Declutter Your Kitchen with 3 Simple Questions
9 Items to Reconsider Now During Your Spring Clean Up
Does your home have that one drawer in the kitchen that gathers all kinds of junk? You’re not alone. When you’re ready to tackle kitchen clutter in time for spring cleaning season, emptying out the draw of clutter is just the beginning. In addition to using a drawer organizer and grouping like items to create some semblance of order, there are other things you can do to tame the chaos and restore order in the busiest room in your home.
First, ask yourself these three straightforward questions:
Do I still use this? Chances are, if you are not still regularly using all the time, you can put it into a different storage area to be brought out on a seasonal or annual basis, depending on its use (such as a deep fryer you use for donuts on special occasions only).
Do I already have one of these? If you are considering an extra item that you already have elsewhere, it may be as simple as consolidating them into one place (such as more than one pair of scissors).
Would I buy this today? If you wouldn’t spend the money on an item today, you may decide you don’t want to invest any space or time in it now. After all, when was the last time you used that food dehydrator you received from your Aunt Susan 7 years ago?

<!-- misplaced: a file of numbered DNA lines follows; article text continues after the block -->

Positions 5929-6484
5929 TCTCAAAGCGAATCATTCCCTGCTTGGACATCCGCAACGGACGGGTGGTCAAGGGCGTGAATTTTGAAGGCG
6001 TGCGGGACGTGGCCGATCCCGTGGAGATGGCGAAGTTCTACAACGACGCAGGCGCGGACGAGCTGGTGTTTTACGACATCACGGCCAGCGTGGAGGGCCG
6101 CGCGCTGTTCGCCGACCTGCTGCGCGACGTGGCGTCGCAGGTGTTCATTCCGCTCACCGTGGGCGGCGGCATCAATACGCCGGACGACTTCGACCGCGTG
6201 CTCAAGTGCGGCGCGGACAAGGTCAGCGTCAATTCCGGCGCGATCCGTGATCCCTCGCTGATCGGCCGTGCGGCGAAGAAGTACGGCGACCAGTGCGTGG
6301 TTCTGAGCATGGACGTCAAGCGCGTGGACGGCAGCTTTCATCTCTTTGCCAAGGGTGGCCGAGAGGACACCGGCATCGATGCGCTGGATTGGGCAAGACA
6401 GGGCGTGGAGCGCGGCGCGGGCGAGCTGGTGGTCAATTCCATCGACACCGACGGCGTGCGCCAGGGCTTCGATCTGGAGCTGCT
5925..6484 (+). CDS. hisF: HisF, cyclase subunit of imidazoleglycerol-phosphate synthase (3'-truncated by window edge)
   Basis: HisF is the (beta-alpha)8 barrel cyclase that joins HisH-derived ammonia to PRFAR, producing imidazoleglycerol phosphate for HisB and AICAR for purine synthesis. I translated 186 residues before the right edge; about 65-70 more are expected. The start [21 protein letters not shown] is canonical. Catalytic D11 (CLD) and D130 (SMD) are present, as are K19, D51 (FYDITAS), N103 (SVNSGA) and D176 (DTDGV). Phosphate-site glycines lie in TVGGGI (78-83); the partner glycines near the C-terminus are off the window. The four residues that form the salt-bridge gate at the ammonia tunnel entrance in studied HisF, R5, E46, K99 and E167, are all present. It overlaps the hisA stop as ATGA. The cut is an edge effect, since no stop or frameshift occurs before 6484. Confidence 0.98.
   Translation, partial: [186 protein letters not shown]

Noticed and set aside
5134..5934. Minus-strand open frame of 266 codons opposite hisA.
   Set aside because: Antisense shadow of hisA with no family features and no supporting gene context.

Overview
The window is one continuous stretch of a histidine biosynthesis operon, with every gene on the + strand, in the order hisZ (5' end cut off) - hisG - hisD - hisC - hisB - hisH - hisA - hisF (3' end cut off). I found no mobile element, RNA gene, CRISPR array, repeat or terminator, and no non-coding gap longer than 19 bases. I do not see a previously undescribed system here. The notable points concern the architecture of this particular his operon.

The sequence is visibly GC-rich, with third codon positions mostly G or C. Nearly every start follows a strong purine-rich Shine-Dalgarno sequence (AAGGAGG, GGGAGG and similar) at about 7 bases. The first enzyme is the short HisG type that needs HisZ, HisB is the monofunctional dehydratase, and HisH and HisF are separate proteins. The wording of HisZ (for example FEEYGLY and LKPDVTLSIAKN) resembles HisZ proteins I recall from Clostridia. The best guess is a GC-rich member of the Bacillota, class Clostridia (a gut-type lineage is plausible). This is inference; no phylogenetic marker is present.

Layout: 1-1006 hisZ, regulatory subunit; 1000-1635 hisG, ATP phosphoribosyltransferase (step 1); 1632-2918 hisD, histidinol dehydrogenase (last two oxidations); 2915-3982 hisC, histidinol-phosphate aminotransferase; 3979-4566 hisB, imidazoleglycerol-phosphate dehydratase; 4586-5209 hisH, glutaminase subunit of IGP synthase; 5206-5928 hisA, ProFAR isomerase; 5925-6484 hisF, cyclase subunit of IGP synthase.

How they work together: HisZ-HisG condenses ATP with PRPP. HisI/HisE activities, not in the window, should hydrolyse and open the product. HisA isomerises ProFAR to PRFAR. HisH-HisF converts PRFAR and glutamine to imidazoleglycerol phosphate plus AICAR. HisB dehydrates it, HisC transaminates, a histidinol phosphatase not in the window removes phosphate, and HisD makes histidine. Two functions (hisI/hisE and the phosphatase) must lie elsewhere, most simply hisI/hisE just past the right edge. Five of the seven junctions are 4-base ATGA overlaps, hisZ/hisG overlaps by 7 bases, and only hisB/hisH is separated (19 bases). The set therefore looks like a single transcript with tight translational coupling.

Next, tackle these 9 items with a clear plan to eliminate clutter and simplify your space:
Cookbooks you don’t use anymore that are taking up a lot of space that could be dedicated to other items (or a clear counter space).
Large utensils like extra wooden spoons that overfill your utensil drawer and make it harder to get what you need with ease while preparing meals.
Baking ware that takes up a lot of space and is used infrequently or not at all.
Mixing bowls, especially if you have more than one set and don’t use them all at the same time.
Food storage containers, especially ones that are notoriously missing their lids... Where do Tupperware lids go, anyway?
Glasses and coffee mugs that collect and go unused for months or years at a time. (They’re a safe gift to give a coworker, so you may have more than a couple if you work in an office setting.)
Small kitchen appliances, especially ones that don’t work well anymore or are barely used. Some devices can prove to be more trouble than they’re worth (perhaps like a chopper that takes more time to disassemble and wash than it does to chop your vegetables by hand).
Vitamins and medicine. Do be careful about expired prescription medication, especially those addictive in nature, as they can unintendedly be made available to curious teens or adult visitors struggling with addiction issues unknown to you. Be sure to read all labels to check for expiration dates and storage suggestions, such as a “cool dry place,” which is certainly not on top of the refrigerator.
Oven mitts, hot pads, tea towels, and tablecloths, especially holiday themed items that may not need to occupy the front of the drawer year-round. These items could be stored with holiday décor items instead.